1998 Chevy Lumina Engine overheating

Tiny
DHULTINK
  • MEMBER
  • 1998 CHEVROLET LUMINA
  • 6 CYL
  • FWD
  • AUTOMATIC
  • 197,000 MILES
My engine keeps overheating. I have put coolant in it. Maybe I am not doing it the correct way. But I take the cap of (twist cap) and start the engine and keep filling the coolant in there untill it is full. And I typically let the car run for 30-45 mins and keep filling it. And about 3-4 weeks later it starts to over heat. I am not technical with cars at all. Could it be a leak somewhere? What is most common in these cases. I just don't want to put too much money in this car. I have had this car since 2001 and it has really been a great car. No problems other then the typical (battery, alternator).

Can you let me know what you are thinking about this issue?

Thank you very much,

Detlef Hultink
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Monday, June 9th, 2008 AT 3:58 PM

1 Reply

Tiny
DNAPRORACING
  • MEMBER
What Can Make an Engine Overheat?

Overheating is caused by anything that leads to a loss of coolant, prevents the cooling system from getting rid of heat, or causes excess heat in the engine itself:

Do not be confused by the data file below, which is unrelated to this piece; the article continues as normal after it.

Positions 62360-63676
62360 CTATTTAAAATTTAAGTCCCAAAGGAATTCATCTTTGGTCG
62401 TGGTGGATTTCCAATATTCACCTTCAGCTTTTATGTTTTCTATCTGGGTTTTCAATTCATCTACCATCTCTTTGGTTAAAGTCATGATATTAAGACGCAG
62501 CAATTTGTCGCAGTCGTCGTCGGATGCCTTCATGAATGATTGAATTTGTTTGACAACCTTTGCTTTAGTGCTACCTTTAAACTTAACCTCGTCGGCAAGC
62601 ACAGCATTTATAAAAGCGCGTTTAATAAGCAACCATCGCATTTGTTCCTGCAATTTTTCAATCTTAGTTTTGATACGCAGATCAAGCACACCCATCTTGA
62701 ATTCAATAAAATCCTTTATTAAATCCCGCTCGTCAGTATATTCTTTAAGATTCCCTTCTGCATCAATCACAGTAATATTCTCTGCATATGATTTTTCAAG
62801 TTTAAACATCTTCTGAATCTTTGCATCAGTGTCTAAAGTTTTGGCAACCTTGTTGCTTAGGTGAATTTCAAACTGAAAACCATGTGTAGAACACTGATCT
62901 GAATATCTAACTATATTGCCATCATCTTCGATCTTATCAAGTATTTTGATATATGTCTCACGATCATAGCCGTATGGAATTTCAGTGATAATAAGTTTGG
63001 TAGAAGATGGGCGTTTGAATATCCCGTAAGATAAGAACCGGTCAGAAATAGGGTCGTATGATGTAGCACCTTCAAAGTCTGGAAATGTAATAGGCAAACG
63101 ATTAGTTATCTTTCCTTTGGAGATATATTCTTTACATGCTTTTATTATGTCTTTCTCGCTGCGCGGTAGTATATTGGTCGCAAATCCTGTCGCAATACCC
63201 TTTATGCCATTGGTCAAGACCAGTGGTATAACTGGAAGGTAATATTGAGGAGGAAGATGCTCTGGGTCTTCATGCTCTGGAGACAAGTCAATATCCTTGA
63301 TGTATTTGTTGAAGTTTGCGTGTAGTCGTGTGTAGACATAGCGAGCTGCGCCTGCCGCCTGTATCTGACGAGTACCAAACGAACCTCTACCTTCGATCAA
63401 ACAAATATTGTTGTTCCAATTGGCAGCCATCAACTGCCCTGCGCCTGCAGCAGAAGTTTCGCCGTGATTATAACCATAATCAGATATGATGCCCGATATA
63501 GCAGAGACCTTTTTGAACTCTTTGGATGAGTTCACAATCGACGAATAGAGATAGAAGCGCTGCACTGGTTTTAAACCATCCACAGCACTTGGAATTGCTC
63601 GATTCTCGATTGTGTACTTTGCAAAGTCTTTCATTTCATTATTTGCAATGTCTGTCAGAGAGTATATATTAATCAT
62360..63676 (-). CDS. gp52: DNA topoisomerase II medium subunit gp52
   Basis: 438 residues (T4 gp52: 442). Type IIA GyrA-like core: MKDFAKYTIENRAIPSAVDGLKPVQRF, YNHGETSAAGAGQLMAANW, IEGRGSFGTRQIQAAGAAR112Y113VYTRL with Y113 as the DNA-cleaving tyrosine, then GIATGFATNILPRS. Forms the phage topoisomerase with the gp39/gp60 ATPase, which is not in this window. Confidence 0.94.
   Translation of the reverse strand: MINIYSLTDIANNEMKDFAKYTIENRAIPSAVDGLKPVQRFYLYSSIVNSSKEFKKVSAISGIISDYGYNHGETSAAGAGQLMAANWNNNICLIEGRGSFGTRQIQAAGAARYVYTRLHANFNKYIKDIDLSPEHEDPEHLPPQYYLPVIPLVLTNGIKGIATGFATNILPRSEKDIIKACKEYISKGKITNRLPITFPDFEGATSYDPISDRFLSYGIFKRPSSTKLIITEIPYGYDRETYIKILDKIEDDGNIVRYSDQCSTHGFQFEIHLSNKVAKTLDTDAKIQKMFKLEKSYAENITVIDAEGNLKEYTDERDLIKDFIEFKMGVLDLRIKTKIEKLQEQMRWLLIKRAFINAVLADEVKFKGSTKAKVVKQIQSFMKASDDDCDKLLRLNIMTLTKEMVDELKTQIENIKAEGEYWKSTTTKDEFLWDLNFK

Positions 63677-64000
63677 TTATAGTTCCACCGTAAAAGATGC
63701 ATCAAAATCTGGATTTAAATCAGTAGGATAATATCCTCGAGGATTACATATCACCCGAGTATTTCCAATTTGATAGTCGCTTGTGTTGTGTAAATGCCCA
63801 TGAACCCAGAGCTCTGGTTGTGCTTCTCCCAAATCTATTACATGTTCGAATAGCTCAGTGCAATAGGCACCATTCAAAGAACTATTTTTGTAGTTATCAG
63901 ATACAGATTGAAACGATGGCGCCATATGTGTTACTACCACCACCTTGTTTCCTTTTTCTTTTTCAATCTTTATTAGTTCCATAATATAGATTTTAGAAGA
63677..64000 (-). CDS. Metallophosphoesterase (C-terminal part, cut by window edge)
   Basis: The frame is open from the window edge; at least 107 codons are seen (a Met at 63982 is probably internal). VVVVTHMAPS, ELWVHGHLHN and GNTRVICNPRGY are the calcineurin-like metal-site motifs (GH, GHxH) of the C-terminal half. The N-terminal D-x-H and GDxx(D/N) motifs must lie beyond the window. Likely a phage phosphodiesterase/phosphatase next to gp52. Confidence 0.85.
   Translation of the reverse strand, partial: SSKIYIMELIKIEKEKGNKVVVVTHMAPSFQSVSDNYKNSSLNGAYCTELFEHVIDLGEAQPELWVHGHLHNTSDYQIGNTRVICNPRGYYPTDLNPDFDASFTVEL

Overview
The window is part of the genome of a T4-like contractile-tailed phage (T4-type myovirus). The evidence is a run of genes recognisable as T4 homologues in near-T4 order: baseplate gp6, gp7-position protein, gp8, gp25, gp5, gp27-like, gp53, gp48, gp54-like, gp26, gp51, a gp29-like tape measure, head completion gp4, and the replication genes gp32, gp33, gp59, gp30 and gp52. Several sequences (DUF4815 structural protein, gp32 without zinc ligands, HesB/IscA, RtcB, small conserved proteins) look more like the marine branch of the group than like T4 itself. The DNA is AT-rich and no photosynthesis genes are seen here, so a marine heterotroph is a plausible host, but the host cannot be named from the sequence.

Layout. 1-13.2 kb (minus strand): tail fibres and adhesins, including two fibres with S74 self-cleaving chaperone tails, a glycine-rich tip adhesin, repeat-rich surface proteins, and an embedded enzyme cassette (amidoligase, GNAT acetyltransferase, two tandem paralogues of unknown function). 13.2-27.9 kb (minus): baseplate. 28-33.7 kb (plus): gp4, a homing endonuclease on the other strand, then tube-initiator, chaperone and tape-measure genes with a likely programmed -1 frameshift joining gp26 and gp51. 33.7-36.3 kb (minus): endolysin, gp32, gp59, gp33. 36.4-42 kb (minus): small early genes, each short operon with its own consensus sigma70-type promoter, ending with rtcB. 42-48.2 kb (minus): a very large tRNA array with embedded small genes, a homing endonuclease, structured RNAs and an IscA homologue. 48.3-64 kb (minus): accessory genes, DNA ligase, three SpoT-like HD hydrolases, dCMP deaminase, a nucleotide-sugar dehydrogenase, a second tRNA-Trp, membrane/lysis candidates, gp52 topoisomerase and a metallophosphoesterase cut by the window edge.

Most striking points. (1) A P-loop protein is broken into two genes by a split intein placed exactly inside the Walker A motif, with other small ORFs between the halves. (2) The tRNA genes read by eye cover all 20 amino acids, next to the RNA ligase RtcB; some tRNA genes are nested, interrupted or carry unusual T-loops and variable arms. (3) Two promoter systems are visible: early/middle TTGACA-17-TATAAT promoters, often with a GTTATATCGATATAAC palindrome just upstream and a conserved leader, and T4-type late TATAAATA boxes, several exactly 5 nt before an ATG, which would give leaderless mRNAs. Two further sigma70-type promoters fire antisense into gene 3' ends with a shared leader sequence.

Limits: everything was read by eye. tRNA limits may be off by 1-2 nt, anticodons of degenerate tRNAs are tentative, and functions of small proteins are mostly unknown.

Coolant leaks (water pump, radiator, heater core, hoses, freeze plugs, head gasket, engine internal).
Weak radiator cap (does not hold rated pressure and allows coolant to boil over). Pressure test the cap to check it out.

Cooling system clogged (deposits built up in radiator or in the engine due to maintenance neglect or use of hard water). Use a cleaner, then reverse flush system to clean it out. A badly clogged radiator may need to be rodded out or replaced.
Thermostat stuck shut (replace).
Inoperative electric cooling fan (check fan motor, relay and temperature switch for correct operation).
Bad fan clutch (replace if slipping, leaking or loose).
Missing fan shroud (reduces cooling efficiency of fan).
Slipping fan belt (tighten or replace).
Too low or too high a concentration of antifreeze (should be 50/50 for best cooling).
Bad water pump (impeller eroded or loose - replace pump).
Collapsed radiator hose (check lower hose).
Debris in the radiator (remove bugs & dirt).
Late ignition timing (reset to specs).
Restricted exhaust system (check intake vacuum readings and inspect converter, muffler & pipes).
Radiator and/or fan undersized for application (increase cooling power by installing larger radiator and/or auxiliary cooling fan).
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Monday, June 9th, 2008 AT 9:36 PM

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